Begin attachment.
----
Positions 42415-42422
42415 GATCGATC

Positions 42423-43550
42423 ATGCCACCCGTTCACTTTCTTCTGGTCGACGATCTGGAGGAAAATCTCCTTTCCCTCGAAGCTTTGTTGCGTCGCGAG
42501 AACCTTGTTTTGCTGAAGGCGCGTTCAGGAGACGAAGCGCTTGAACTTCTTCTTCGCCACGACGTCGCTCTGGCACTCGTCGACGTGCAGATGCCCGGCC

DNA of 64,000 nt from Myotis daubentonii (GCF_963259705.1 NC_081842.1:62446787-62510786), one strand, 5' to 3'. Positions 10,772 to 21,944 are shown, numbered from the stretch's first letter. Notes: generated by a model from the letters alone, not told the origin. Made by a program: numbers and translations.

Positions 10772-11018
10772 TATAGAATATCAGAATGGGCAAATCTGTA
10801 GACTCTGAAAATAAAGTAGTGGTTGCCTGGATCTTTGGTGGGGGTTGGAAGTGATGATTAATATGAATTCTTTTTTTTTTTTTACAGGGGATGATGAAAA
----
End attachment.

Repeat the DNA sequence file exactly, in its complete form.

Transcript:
Positions 42415-42422
42415 GATCGATC

Positions 42423-43550
42423 ATGCCACCCGTTCACTTTCTTCTGGTCGACGATCTGGAGGAAAATCTCCTTTCCCTCGAAGCTTTGTTGCGTCGCGAG
42501 AACCTTGTTTTGCTGAAGGCGCGTTCAGGAGACGAAGCGCTTGAACTTCTTCTTCGCCACGACGTCGCTCTGGCACTCGTCGACGTGCAGATGCCCGGCC

DNA of 64,000 nt from Myotis daubentonii (GCF_963259705.1 NC_081842.1:62446787-62510786), one strand, 5' to 3'. Positions 10,772 to 21,944 are shown, numbered from the stretch's first letter. Notes: generated by a model from the letters alone, not told the origin. Made by a program: numbers and translations.

Positions 10772-11018
10772 TATAGAATATCAGAATGGGCAAATCTGTA
10801 GACTCTGAAAATAAAGTAGTGGTTGCCTGGATCTTTGGTGGGGGTTGGAAGTGATGATTAATATGAATTCTTTTTTTTTTTTTACAGGGGATGATGAAAA